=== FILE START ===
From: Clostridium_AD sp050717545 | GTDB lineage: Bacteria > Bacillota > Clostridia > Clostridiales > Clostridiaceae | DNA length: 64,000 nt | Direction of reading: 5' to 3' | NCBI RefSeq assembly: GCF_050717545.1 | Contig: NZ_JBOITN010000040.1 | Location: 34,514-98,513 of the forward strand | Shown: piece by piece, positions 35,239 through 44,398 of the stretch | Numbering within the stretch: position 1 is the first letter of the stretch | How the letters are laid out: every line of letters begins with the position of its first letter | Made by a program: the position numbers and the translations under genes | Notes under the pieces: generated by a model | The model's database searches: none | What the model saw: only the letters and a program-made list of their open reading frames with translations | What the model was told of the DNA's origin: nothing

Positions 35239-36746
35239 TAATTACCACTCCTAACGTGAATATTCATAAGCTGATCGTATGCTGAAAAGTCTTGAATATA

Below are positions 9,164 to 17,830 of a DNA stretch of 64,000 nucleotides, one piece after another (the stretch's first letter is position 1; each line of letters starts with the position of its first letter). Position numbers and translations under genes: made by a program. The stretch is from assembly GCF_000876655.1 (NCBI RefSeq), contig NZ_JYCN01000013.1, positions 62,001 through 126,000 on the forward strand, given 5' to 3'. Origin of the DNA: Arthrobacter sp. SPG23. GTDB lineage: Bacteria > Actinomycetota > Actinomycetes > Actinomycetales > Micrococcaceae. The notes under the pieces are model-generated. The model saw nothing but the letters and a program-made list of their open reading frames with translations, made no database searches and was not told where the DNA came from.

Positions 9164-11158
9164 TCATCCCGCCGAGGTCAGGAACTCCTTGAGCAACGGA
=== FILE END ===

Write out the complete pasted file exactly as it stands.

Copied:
From: Clostridium_AD sp050717545 | GTDB lineage: Bacteria > Bacillota > Clostridia > Clostridiales > Clostridiaceae | DNA length: 64,000 nt | Direction of reading: 5' to 3' | NCBI RefSeq assembly: GCF_050717545.1 | Contig: NZ_JBOITN010000040.1 | Location: 34,514-98,513 of the forward strand | Shown: piece by piece, positions 35,239 through 44,398 of the stretch | Numbering within the stretch: position 1 is the first letter of the stretch | How the letters are laid out: every line of letters begins with the position of its first letter | Made by a program: the position numbers and the translations under genes | Notes under the pieces: generated by a model | The model's database searches: none | What the model saw: only the letters and a program-made list of their open reading frames with translations | What the model was told of the DNA's origin: nothing

Positions 35239-36746
35239 TAATTACCACTCCTAACGTGAATATTCATAAGCTGATCGTATGCTGAAAAGTCTTGAATATA

Below are positions 9,164 to 17,830 of a DNA stretch of 64,000 nucleotides, one piece after another (the stretch's first letter is position 1; each line of letters starts with the position of its first letter). Position numbers and translations under genes: made by a program. The stretch is from assembly GCF_000876655.1 (NCBI RefSeq), contig NZ_JYCN01000013.1, positions 62,001 through 126,000 on the forward strand, given 5' to 3'. Origin of the DNA: Arthrobacter sp. SPG23. GTDB lineage: Bacteria > Actinomycetota > Actinomycetes > Actinomycetales > Micrococcaceae. The notes under the pieces are model-generated. The model saw nothing but the letters and a program-made list of their open reading frames with translations, made no database searches and was not told where the DNA came from.

Positions 9164-11158
9164 TCATCCCGCCGAGGTCAGGAACTCCTTGAGCAACGGA